Those seven words were all I needed. I took it from there. I showed a few to my equally reluctant aunts and uncles. Then I took them all out into the world. Several shows, workshops and newspaper articles later, I was more than convinced that it was a great tool, inside and outside the Japanese American community, because images have a special power and connection, to access feelings, especially for people who may not have had, then or now, the right words to describe what they had felt.
Our families had been taught it was responsible not to hurt or inconvenience others. Everyone's duties included ministering to their own hurt and their own pain. One should not burden others with yours, if it can be so avoided. Taking complaints outside the family was also frowned upon. Individuals with strong feelings and emotions often had no one to turn to, so much was suppressed or minimized. My own theory is that over the course of many years all of this baggage became a larger and larger burden.
Camp was a chapter of life no one in our family had ever experienced before. No one, not even our immigrant grandparents, had any handy coping skills when it happened, to share with their children. My grandparents didn't all speak fluent English, and their children could only speak baby Japanese. They didn't have tradition or a shared vocabulary to talk about their hurt, fear, shock, and worries. Worse still, the information that they needed to cope was either unavailable or often purposefully withheld by their government jailers.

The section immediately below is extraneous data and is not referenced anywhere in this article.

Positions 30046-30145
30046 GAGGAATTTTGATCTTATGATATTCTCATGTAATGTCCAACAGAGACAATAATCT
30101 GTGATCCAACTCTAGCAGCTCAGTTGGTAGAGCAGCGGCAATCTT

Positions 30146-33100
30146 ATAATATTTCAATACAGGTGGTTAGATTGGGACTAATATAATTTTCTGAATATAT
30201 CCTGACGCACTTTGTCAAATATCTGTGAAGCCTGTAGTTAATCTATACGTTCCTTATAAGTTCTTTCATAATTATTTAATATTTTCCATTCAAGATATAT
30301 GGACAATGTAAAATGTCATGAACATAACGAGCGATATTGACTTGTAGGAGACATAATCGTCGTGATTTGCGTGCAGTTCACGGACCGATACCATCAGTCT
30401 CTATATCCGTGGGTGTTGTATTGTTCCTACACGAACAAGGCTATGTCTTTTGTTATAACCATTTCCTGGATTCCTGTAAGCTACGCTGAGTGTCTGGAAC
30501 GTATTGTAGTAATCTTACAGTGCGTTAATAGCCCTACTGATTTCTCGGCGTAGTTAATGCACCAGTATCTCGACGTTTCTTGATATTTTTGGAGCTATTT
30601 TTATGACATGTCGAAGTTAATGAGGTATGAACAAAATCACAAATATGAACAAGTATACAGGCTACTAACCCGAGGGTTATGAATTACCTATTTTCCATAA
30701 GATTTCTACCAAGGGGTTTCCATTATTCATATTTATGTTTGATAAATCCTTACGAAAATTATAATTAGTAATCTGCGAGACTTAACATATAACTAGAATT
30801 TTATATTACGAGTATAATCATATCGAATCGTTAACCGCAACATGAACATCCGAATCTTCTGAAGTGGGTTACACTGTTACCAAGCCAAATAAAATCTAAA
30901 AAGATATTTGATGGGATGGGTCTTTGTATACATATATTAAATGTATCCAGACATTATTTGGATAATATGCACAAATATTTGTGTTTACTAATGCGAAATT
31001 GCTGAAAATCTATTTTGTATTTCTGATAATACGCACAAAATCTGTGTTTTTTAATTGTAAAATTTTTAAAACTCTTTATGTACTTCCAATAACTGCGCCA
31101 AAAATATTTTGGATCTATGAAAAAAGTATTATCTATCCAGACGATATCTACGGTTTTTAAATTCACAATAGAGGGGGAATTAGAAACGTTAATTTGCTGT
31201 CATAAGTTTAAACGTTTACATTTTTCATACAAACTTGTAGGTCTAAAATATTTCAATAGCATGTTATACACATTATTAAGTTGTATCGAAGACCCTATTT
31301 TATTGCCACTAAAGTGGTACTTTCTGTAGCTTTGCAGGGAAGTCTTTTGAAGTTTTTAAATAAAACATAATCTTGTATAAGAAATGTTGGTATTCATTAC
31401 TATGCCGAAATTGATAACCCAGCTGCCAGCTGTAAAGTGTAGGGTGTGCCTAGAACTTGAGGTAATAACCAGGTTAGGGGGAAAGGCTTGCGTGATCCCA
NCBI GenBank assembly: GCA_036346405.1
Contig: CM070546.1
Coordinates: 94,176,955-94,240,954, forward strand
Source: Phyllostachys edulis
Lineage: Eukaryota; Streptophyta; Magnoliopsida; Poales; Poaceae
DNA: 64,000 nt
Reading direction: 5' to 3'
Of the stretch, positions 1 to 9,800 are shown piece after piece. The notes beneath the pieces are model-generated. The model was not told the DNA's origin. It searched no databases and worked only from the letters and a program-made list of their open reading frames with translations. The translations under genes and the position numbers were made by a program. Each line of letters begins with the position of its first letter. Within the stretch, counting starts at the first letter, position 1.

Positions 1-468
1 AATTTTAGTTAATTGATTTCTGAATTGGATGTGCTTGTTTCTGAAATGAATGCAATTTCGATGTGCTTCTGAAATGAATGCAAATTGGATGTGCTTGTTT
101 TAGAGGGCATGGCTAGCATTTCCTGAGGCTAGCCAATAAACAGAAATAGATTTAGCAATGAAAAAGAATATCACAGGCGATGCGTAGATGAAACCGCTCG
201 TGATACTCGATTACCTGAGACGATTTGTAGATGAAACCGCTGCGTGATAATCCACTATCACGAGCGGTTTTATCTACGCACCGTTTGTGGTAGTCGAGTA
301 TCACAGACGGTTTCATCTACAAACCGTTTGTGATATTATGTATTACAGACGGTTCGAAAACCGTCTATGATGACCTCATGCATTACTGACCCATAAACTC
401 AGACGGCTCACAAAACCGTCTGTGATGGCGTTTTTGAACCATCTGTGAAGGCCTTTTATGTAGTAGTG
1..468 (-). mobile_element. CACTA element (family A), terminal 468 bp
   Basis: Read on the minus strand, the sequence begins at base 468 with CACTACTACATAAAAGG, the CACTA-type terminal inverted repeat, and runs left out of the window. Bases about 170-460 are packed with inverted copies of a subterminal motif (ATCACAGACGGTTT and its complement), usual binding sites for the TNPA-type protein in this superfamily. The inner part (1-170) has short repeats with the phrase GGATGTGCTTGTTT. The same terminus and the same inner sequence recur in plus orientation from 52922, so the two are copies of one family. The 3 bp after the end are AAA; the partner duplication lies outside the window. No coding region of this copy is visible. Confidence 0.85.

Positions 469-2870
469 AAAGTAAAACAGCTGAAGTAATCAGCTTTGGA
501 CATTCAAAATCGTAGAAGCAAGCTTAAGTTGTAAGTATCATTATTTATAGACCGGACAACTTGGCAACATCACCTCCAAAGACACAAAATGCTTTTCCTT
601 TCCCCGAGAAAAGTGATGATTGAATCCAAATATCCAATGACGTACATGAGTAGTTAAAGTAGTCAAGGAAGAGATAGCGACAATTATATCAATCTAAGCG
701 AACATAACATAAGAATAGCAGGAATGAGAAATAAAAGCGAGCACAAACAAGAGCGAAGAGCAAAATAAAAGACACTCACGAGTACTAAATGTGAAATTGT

In the end, I may not have attempted this experiment with collages had I not recalled one more scene from the Seattle hearings. The day of my panel, I watched a group of Nisei, who looked as if they'd stepped from the pages of my own family photo album. With great dignity and purpose, they left their seats in the audience, mounted the stairs to the stage, and quietly sat down with composed faces until their turn came to speak. When each individual was called, they carefully unpacked both their stories and faces, held together until that very moment by frayed mental rubber bands and twine, and oh so briefly let only a flash or two of long suppressed grief, pain, hurt, disbelief, loss and shame, before they concluded.
Then, as quietly as they'd begun, they folded their recent trauma in a dazzling demonstration of generational origami, allowing the tense plains of their facial muscles to slowly relax, until they looked as serene and composed as the same faces that my Mom, my Dad, and my relatives presented to the outside world every normal day of their lives.
In that moment, I understood the burden and the crazy amount of energy that must have to be employed to carry on like this for decades without release. And I knew that it was part of the reason I had long felt that what was going on in front of me as a child and a teenager wasn't always about my life then or my parents, but something more. From that perspective, situations from my childhood and puzzling family events suddenly began to make sense.